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Spark Your Creativity with 100 Inspiring Poses
Composition and Visual Pathway
Control Light to Scupt the Figure
Recruit and Interact with Models
Market Your Work
The human body has been an inspiration for artists since before the invention of photography. Naturally, nudes were one of the first subjects of photography as well.
This illustrated how-to guide can be enjoyed by anyone, but is written for two main audiences: the accomplished photographer who wants insight from a peer into the genre of nude photography, and the serious amateur who wants a guided introduction to the field.
The processes are arranged step-by-step. You’ll find more than just a selection of photos and a dissection of each; you’ll see full lighting diagrams as well as a frank discussion of the techniques and pitfalls in the days and weeks leading up to making a nude image. From finding your first nude model to selling your first nude photo, the guide will take you through lighting, posing, and-post processing with Photoshop.
You’ll learn from the author’s twenty years of experience photographing hundreds of nude models.
True Confessions of Nude Photography has fallen foul of the usual problems which trouble most self published books I’ve seen: slapdash punctuation, run-on sentences, jumbled sentences, missing or extra words, and claims which are not be supported by logic. I read just seven of its one hundred and twenty-two pages despite doing my best to be generous: it’s a jerky read made all the more irritating by its frequent repetitions.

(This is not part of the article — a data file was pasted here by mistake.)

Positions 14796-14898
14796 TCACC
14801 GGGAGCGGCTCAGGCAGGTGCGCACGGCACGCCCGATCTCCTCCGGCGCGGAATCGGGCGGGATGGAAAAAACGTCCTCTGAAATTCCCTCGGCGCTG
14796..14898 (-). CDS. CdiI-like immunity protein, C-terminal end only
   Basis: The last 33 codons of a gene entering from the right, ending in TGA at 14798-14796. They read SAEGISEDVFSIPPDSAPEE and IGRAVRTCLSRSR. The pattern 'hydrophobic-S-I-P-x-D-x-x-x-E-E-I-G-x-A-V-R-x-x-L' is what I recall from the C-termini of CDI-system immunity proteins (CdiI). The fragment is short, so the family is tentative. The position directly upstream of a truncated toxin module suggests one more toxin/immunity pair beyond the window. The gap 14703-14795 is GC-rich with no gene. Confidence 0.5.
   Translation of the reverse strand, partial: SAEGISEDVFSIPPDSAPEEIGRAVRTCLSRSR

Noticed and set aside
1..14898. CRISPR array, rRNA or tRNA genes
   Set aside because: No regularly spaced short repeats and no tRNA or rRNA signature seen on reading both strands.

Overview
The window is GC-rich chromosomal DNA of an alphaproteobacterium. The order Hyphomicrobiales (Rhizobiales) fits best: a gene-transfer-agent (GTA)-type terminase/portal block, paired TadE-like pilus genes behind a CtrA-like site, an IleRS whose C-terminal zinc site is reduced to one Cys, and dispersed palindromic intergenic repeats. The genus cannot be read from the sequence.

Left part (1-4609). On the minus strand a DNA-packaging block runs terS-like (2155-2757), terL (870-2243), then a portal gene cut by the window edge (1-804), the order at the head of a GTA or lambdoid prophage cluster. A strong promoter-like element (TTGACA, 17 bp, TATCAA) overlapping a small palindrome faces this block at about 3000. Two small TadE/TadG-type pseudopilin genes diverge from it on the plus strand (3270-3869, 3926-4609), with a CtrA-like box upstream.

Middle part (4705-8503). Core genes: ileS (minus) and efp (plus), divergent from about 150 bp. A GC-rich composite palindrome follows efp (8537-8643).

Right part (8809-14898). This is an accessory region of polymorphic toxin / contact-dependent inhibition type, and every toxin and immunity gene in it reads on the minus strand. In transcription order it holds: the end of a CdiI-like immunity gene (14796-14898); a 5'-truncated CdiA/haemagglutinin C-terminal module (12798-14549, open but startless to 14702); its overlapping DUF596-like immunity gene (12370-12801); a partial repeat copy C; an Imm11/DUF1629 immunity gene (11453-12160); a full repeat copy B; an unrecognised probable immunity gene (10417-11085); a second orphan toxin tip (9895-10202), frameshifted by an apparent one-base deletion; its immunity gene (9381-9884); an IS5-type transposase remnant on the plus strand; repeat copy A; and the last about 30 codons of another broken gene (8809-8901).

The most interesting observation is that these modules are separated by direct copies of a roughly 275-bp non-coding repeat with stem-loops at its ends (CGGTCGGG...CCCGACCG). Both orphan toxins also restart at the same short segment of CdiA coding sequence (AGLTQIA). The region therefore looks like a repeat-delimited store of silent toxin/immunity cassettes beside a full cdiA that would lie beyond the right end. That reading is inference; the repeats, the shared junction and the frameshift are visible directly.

I found both its title and the author’s references to “the beauty of the human body” misleading: these terms imply—to me at least—that the book discusses photographing the human body in all its forms; but the only pictures the book contains are of over-skinny, pouting young women. While I can understand that these women might well appeal to the book’s author/photographer, some of the pictures included are quite remarkably unappealing. Some of the poses he’s chosen look extremely uncomfortable; despite this, the two young women who appear together in some of his shots (both of them fit young women, of course) seem very enthusiastic about posing together. I also found some of the advice given on how to find models just a little disturbing: call me prudish, but I don’t think it’s appropriate for anyone to ask young women to pose for them without explaining right from the start that they’ll be expected to strip off their scanties. It reeks of predatory, manipulative behaviour to me, and although that might not be the author’s intention it is a tactic that I find abusive.
If you want to know how to photograph naked people, there have to be better books than this for you to learn from; but if all you want is a poorly-written, poorly-edited book featuring a few competent photos of naked young women, then this is the book for you.
When eleven-year-old, band geek, Bobby Isaacs falls in like with his best friend, Jenna Richards, he uncovers a secret about Chris Kruger, the school bully. In a plot to impress Jenna, Bobby enters a spelling bee, hoping to come in first place. Desperation drives him to do something that gets Chris Kruger’s attention. After the two fight, Bobby discovers Chris’s terrible secret, but not before Chris destroys Bobby’s most prized possession.